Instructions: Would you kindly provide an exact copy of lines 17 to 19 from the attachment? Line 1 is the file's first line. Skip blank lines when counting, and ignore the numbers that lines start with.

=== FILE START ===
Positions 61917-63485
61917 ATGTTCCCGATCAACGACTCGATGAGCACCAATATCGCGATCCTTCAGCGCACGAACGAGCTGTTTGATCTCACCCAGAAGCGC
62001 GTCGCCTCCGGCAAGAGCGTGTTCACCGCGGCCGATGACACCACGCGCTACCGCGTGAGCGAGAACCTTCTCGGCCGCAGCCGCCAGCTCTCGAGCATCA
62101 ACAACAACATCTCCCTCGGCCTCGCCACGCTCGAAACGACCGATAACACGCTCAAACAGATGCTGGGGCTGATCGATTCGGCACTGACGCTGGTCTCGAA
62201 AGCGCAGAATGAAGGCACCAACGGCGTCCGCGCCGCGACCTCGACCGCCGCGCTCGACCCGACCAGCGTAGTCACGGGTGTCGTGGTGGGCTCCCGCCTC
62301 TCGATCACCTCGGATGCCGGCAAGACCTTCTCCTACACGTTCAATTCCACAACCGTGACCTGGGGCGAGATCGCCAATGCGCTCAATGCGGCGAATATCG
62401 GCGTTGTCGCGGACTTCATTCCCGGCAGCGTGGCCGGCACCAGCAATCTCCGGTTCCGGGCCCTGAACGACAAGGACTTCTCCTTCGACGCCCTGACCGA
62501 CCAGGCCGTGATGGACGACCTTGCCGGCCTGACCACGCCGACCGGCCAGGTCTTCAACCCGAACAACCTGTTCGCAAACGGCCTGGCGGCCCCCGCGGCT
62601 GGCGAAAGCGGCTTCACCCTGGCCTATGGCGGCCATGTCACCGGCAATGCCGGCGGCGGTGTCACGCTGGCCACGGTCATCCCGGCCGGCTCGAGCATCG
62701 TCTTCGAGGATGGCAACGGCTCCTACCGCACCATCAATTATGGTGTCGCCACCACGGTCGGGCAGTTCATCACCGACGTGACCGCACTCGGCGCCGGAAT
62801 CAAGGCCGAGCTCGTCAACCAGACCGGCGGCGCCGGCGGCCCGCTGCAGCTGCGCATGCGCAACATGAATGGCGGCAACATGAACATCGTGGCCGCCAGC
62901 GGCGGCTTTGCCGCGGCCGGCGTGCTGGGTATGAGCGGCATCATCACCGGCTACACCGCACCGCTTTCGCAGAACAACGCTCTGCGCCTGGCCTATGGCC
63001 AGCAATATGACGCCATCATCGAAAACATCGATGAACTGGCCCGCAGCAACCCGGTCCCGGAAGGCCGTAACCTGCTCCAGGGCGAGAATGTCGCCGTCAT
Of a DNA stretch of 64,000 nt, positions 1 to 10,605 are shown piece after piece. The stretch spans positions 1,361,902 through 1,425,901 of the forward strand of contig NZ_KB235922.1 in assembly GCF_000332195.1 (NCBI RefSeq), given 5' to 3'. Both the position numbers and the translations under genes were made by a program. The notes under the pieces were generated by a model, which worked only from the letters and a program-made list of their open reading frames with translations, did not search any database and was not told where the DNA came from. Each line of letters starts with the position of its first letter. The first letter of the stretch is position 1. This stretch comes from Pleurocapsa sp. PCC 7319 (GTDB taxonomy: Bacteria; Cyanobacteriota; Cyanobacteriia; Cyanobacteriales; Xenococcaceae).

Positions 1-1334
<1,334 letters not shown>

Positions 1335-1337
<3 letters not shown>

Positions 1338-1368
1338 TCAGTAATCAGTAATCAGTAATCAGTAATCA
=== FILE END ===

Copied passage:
Positions 1335-1337
<3 letters not shown>

Positions 1338-1368